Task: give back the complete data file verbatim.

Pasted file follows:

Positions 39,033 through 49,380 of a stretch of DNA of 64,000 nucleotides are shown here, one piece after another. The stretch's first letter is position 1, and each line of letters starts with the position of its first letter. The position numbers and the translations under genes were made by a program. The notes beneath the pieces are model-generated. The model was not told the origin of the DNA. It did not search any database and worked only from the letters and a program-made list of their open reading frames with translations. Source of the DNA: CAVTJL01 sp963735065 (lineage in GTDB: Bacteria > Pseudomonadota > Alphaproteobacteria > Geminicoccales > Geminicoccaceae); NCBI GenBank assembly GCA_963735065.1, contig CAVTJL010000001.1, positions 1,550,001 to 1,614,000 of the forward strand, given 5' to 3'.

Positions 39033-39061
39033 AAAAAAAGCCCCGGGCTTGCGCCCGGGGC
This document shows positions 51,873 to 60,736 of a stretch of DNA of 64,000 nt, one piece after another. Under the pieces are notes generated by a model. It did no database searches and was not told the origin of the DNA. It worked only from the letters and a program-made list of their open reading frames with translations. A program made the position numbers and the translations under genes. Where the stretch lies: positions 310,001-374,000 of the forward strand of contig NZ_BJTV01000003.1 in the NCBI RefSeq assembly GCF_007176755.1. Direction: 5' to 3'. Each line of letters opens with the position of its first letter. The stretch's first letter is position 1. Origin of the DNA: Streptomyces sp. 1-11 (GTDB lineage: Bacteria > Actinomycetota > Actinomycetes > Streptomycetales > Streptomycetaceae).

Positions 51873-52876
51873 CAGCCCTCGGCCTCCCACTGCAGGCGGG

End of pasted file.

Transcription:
Positions 39,033 through 49,380 of a stretch of DNA of 64,000 nucleotides are shown here, one piece after another. The stretch's first letter is position 1, and each line of letters starts with the position of its first letter. The position numbers and the translations under genes were made by a program. The notes beneath the pieces are model-generated. The model was not told the origin of the DNA. It did not search any database and worked only from the letters and a program-made list of their open reading frames with translations. Source of the DNA: CAVTJL01 sp963735065 (lineage in GTDB: Bacteria > Pseudomonadota > Alphaproteobacteria > Geminicoccales > Geminicoccaceae); NCBI GenBank assembly GCA_963735065.1, contig CAVTJL010000001.1, positions 1,550,001 to 1,614,000 of the forward strand, given 5' to 3'.

Positions 39033-39061
39033 AAAAAAAGCCCCGGGCTTGCGCCCGGGGC
This document shows positions 51,873 to 60,736 of a stretch of DNA of 64,000 nt, one piece after another. Under the pieces are notes generated by a model. It did no database searches and was not told the origin of the DNA. It worked only from the letters and a program-made list of their open reading frames with translations. A program made the position numbers and the translations under genes. Where the stretch lies: positions 310,001-374,000 of the forward strand of contig NZ_BJTV01000003.1 in the NCBI RefSeq assembly GCF_007176755.1. Direction: 5' to 3'. Each line of letters opens with the position of its first letter. The stretch's first letter is position 1. Origin of the DNA: Streptomyces sp. 1-11 (GTDB lineage: Bacteria > Actinomycetota > Actinomycetes > Streptomycetales > Streptomycetaceae).

Positions 51873-52876
51873 CAGCCCTCGGCCTCCCACTGCAGGCGGG